VFA Biorefinery Design for Informed Production of Ground and Aviation Fuels

Nabila Huq, Derek Vardon, Glenn Hafenstine, Hannah Nguyen, Xiangchen Huo, Stephen Tifft

Research output: NRELPresentation


The rising demand for low-carbon intensity fuel options requires evaluation of a system which can support their production economically and sustainably. Volatile fatty acids (VFAs) ranging from C2 to C8 can be derived in high yield from arrested anaerobic digestion of biomass. This talk provides an overview of our work in which we upgrade wet waste-derived VFAs using ketonization to elongate their carbon backbone to reach a range relevant to jet or diesel fuels. Kinetic models were used to predict ketone profiles from varying VFA profiles, thereby informing potential carbon flow to either (a) mixed paraffins for use in diesel or aviation fuel, or (b) ethers for use in diesel fuel. To do this, the anticipated products were screened for critical fuel characteristics using predictive tools. The criteria for neat and blended bioblendstocks were chosen based on conventional petrofuel requirements, and they were applied to inform fuel targets, identify limiting characteristics, and guide conversion development. While paraffins can serve as either diesel or aviation fuels, the latter has stringent criteria which include a precise distillation curve range tied to carbon distribution. Fuels which fall outside this range typically fail to meet other property metrics, and as such flashpoint and viscosity were identified as potentially limiting properties of this VFA aviation fuel. However, paraffin fractions which fall outside aviation criteria may meet diesel fuel requirements, which are looser except for the flashpoint minimum. Flashpoint was also a concern for smaller VFA diesel ethers, which posed an additional oxygenate risk of high water solubility. This fuel-informed conversion design process was demonstrated through production of paraffins with reduced sooting as compared to petrodiesel (~34%), and increased renewable aviation fuel blend levels (>70%). VFA-derived ethers improved petrodiesel by increasing fuel autoignition quality by 56% and reducing sooting by 86%. These VFA aviation and diesel fuels could enable greenhouse gas (GHG) reductions of over 165% and 50%, respectively, relative to their purely fossil-derived counterparts. Collectively, this work provides (i) an overview of how we leveraged the flexibility of VFAs for fuel production; and (ii) insight into the potential of a VFA biorefinery to accommodate varied feed and fuel applications, while also considering the merit of tailored fuel production pathways and GHG reduction potential.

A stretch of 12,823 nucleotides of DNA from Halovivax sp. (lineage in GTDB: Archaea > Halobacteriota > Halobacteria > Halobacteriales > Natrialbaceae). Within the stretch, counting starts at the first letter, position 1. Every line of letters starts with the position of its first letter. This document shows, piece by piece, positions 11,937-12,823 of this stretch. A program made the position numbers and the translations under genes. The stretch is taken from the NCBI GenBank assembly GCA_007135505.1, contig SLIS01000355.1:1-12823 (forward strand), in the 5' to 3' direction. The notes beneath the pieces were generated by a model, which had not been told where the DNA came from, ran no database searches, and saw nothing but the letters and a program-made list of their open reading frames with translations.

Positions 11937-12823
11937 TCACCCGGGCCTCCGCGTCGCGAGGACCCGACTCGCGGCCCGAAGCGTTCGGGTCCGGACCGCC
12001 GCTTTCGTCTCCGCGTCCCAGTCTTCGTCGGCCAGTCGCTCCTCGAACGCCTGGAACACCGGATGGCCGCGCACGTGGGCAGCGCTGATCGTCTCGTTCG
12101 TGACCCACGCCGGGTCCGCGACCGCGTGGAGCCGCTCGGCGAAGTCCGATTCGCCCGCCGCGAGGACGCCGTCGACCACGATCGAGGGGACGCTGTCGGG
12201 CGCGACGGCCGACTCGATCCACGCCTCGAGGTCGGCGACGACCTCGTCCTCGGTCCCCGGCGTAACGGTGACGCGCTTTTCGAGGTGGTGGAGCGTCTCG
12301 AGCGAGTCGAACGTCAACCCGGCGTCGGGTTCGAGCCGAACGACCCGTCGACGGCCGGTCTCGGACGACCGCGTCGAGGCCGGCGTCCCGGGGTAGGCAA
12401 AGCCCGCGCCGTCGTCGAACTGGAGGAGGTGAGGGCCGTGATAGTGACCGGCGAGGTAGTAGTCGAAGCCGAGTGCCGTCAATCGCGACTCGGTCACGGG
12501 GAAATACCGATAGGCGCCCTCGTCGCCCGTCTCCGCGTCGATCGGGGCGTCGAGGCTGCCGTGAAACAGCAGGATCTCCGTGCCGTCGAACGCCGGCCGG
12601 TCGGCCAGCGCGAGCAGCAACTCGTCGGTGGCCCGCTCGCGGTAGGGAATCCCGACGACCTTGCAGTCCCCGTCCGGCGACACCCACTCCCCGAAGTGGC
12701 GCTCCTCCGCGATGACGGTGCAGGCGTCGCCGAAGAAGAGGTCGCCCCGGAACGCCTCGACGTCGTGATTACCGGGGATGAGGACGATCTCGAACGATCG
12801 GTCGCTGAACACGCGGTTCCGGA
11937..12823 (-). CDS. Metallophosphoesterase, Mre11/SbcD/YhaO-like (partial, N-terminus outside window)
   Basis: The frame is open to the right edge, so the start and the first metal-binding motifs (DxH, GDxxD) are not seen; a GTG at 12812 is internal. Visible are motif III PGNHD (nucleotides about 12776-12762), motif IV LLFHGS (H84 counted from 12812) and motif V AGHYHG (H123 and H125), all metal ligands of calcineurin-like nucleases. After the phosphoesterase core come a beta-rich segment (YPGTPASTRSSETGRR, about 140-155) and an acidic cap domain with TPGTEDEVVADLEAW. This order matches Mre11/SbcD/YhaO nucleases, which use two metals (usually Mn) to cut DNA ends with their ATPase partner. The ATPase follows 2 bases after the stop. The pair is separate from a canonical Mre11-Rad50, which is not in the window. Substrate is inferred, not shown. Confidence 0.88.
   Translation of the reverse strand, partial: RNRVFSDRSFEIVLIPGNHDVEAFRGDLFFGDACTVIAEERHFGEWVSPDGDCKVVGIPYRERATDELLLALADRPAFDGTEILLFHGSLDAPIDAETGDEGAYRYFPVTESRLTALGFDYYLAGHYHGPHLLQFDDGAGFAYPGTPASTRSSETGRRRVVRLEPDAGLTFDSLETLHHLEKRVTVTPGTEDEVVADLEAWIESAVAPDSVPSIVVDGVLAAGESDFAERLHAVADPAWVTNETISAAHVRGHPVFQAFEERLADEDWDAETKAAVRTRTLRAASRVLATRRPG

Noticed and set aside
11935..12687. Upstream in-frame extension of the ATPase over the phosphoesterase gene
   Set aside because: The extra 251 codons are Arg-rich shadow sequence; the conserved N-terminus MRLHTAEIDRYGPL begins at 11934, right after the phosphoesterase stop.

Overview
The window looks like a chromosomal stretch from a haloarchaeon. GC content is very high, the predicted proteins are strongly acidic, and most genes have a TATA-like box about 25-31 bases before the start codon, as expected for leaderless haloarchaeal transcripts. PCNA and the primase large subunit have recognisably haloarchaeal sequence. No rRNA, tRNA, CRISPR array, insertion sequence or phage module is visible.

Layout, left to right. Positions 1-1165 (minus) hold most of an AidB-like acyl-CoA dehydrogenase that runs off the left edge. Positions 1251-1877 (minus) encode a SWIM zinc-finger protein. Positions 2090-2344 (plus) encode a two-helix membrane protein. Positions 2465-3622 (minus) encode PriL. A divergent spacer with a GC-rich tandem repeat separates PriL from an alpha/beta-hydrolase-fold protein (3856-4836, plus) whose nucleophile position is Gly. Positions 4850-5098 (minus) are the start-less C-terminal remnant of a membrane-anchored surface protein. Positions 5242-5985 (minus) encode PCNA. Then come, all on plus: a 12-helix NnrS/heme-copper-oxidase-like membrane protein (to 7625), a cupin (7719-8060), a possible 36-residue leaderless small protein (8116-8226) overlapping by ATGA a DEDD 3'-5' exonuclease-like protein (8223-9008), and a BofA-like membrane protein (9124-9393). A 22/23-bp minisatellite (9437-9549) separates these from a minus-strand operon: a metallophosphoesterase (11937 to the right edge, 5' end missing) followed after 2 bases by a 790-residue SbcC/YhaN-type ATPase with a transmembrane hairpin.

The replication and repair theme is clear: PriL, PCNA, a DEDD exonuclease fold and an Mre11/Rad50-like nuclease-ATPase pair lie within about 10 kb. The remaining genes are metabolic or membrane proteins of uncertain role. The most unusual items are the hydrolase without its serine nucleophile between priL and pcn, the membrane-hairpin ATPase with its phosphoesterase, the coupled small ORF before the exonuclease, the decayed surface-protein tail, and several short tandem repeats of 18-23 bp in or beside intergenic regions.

Original languageAmerican English
Number of pages16
StatePublished - 2021

Publication series

NamePresented at the ACS Spring 2021 Virtual Meeting & Expo, 5-16 April 2021

NREL Publication Number

  • NREL/PR-5100-79697


  • aviation
  • biorefinery
  • diesel
  • SAF
  • VFA


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